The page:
The Definition of Key Fastener
A horizontal wedge, press-fit through the forend of a vintage gun, through a lump
attached to the underside of the barrel and out the other side of the forend.
To secure the forend in position. Also called a crosspin or a wedge fastener.
19 Other Firearms Definitions You Need To Know
A three-barrel gun.
Typically it has two shotgun barrels side by side on the top, with a third rifle barrel underneath.
This provides a very versatile firearm capable of taking winged animals as well as big game.
It also is useful in jurisdictions where a person is only allowed to own a single firearm.
An established place where firearms and ammunition are stored, repaired, or manufactured.
The term is misused by the media to mean more than one firearm or any quantity of ammunition, as in "they found an arsenal."
A type of curve represented by the curved section of a bullet between its bearing surface and its tip.
A unit of adjustment for a sight.
Fouling of a firearm bore by metal particles from bullets adhering to the metal surface caused by heat or friction.
A locking device, usially a clable with a padlock that you put on a firearm to render it unable to be fired buy running it through the magazine well and out the ejection port.
Anything that can be used in an offensive attack or in defense of an offensive attack. Guns are not necessarily weapons.
A gun can be used as a weapon, but so can a pencil, fist, car, a wad of paper or any other object used to attack or retaliate against an offensive attack. Even words can be used as a weapon.
Guns and other objects should be always called what they are; gun, rifle, pistol, pencil, knife, tomato or whatever they are. They should never be referred to as a weapon, EVER.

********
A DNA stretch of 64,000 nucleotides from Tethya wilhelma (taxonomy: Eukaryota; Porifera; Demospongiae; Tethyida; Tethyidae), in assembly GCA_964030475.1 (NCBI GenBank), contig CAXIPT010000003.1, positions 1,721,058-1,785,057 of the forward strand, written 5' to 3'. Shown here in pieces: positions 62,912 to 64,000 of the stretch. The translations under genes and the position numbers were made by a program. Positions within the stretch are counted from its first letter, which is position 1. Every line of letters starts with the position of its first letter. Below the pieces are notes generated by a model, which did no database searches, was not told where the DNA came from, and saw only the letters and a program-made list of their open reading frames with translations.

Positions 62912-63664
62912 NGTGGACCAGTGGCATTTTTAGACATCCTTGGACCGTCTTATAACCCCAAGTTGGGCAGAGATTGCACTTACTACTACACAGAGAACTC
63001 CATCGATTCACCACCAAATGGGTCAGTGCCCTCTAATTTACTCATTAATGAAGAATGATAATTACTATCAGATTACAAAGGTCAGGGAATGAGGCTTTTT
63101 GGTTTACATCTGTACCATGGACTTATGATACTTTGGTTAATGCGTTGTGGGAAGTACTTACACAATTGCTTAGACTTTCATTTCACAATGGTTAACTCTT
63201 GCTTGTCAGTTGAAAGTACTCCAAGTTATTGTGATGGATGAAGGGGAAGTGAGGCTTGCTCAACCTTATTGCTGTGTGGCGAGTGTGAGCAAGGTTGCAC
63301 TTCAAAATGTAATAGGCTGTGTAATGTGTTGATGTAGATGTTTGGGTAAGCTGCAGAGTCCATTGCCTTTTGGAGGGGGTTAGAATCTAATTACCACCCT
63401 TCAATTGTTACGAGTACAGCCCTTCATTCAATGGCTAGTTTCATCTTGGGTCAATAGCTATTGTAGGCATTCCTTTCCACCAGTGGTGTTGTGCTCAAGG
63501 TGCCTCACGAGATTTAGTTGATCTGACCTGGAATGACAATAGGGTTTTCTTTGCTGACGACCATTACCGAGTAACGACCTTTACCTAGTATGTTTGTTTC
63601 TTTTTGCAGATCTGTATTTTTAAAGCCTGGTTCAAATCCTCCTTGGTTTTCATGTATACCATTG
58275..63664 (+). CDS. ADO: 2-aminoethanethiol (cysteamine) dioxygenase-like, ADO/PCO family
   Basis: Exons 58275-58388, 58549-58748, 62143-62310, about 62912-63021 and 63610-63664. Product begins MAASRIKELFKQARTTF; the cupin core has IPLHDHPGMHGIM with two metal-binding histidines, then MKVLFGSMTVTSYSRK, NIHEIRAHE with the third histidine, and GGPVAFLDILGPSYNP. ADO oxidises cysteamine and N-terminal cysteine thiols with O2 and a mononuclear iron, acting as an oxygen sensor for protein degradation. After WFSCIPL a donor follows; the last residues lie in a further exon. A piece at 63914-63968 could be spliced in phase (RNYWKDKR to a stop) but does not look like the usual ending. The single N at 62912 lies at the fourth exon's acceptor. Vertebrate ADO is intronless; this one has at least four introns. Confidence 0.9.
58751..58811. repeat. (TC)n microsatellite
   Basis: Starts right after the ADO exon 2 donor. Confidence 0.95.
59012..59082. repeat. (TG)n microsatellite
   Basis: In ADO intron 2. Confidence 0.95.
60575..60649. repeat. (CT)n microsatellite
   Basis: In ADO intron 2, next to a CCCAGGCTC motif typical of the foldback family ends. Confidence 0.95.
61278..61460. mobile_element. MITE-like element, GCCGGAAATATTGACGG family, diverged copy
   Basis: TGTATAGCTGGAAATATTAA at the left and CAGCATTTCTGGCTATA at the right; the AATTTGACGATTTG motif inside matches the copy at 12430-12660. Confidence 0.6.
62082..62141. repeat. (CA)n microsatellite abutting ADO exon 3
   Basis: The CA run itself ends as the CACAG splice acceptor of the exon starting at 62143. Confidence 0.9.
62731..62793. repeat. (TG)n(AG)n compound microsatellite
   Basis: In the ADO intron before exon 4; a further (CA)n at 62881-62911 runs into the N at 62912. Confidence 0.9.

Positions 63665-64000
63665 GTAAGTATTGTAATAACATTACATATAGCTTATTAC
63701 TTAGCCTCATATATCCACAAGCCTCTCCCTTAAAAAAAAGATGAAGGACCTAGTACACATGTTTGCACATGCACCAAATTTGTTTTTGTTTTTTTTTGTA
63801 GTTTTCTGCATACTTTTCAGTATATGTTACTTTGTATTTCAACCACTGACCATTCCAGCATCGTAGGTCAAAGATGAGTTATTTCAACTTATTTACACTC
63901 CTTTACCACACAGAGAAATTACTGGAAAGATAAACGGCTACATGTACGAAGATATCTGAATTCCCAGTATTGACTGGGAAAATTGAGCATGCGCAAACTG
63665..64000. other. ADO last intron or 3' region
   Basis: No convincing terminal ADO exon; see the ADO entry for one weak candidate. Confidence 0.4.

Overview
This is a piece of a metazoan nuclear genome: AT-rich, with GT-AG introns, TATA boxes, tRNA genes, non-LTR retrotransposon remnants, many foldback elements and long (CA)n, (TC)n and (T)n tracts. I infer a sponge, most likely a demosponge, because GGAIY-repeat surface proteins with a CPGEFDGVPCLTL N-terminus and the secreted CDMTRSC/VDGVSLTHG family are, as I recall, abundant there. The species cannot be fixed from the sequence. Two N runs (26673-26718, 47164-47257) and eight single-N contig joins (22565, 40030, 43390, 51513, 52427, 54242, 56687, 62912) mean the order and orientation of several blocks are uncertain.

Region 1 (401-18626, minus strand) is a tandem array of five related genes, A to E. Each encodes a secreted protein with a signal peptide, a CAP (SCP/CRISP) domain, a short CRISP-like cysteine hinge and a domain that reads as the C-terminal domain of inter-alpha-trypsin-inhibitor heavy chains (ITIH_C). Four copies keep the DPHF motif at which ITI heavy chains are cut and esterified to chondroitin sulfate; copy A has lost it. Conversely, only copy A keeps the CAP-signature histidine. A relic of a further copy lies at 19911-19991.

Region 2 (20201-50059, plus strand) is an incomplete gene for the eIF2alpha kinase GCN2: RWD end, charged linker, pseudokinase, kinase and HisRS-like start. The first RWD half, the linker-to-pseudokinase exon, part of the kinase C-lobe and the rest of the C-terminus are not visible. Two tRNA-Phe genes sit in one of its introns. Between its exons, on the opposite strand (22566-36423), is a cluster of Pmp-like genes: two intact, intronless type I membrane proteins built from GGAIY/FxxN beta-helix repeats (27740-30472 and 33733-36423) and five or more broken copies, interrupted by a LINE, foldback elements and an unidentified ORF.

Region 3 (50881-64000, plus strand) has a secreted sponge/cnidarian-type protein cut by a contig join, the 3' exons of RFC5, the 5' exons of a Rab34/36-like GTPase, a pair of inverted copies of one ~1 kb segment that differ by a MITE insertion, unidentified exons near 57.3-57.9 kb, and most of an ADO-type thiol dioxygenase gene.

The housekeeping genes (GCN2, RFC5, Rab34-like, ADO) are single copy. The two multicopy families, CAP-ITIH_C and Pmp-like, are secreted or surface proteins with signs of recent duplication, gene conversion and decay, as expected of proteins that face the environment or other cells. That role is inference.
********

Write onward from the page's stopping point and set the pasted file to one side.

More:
Some examples of the proper usage for the word "weapon" would be:
"One weapon used in the attack against the left flank was dirt clods".
"The marshmallow gun was the weapon of choice used in the accounting vs marketing skirmishes."
"The liberal leftists use words and restrictive controlling laws as weapons against the freedom of the people."
The rear end of the barrel into which the cartridge is inserted
A type of firearms magazine that is cylindrical in shape, similar to a drum.
Probably the most recognizable drum magazine is the magazine for a Thompson carbine rifle, also known as the Tommy Gun.
In the Modern Isosceles
the feet are roughly shoulder width apart, with the gun-side foot closer to the target than the off-side foot.
The knees are flexed, and the entire body leans slightly toward the target. The shoulders are closer to the target than the hips, and the hips are more forward than the knees.
The shoulders are rotated forward and the head, rather than being upright, is vultured down behind the sights.
The entire body thus has an aggressively forward appearance, and is poised to move quickly if necessary.
Sometimes also known as a
slide release or
On a semi-autmatic gun, the lever or catch that holds the slide open (after the last round is fired or when racking an empty gun).
Typically they are located on the left side of the frame about mide barrel. Some of the newer semi-automatic pistols have an
internal slide lock. Even though on pistols with an external slide catch, you can push down on the lever to release the slide,
it should never be used in such a manner. The proper way to release the slide is to rack the slide.
A firearm is loaded when a cartridge is in its firing chamber. However, for safety reasons all firearms are always treated as loaded at all times.
Two firearms that are manufactured identical in every way and are sequentially serial numbered and are sold as a set.
The most common type of matched pair guns are cowboy style revolvers for a couple of reasons, both guns will feel exactly the same in the hands and they make the set more collectable.
Also call a Muzzle Brake. A device attached to or made as part of a firearms barrel designed to reduce recoil or muzzle movement on firing.
They generally increase muzzle blast.
An opening. The ejection port is the opening in the side of a semi-auto from which spent cases are ejected.
The top of the butt-end of a gun stock.